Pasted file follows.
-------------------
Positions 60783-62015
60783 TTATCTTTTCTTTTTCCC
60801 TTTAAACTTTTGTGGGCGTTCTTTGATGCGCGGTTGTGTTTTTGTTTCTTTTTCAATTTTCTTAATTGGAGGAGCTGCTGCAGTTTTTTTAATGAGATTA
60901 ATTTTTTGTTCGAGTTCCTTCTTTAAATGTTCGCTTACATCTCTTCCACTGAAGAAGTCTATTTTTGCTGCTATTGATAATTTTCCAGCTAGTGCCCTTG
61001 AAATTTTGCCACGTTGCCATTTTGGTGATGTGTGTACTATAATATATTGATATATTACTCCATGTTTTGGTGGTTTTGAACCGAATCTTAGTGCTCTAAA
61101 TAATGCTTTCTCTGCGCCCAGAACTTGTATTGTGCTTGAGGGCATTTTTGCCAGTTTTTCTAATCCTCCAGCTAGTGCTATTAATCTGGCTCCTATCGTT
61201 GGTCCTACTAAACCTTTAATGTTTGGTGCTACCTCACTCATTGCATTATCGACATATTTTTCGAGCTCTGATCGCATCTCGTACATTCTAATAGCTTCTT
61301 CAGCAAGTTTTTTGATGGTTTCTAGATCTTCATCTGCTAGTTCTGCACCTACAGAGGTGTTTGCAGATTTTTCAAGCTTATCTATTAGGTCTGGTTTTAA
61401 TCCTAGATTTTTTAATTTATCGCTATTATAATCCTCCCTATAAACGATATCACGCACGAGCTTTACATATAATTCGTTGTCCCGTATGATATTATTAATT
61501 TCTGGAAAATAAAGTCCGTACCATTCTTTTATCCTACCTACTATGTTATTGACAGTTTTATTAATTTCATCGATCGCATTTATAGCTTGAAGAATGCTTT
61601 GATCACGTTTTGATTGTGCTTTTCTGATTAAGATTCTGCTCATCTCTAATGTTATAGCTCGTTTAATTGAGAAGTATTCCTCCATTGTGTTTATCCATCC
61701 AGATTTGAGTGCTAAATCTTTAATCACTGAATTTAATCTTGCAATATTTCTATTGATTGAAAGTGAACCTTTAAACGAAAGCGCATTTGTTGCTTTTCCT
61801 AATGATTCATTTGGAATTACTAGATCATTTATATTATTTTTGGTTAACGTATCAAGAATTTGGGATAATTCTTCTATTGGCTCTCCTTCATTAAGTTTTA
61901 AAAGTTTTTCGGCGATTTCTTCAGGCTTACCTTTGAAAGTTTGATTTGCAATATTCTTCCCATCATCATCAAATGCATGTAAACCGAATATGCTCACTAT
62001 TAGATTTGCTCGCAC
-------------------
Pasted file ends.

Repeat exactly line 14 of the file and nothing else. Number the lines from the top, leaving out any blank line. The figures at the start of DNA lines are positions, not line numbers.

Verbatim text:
61901 AAAGTTTTTCGGCGATTTCTTCAGGCTTACCTTTGAAAGTTTGATTTGCAATATTCTTCCCATCATCATCAAATGCATGTAAACCGAATATGCTCACTAT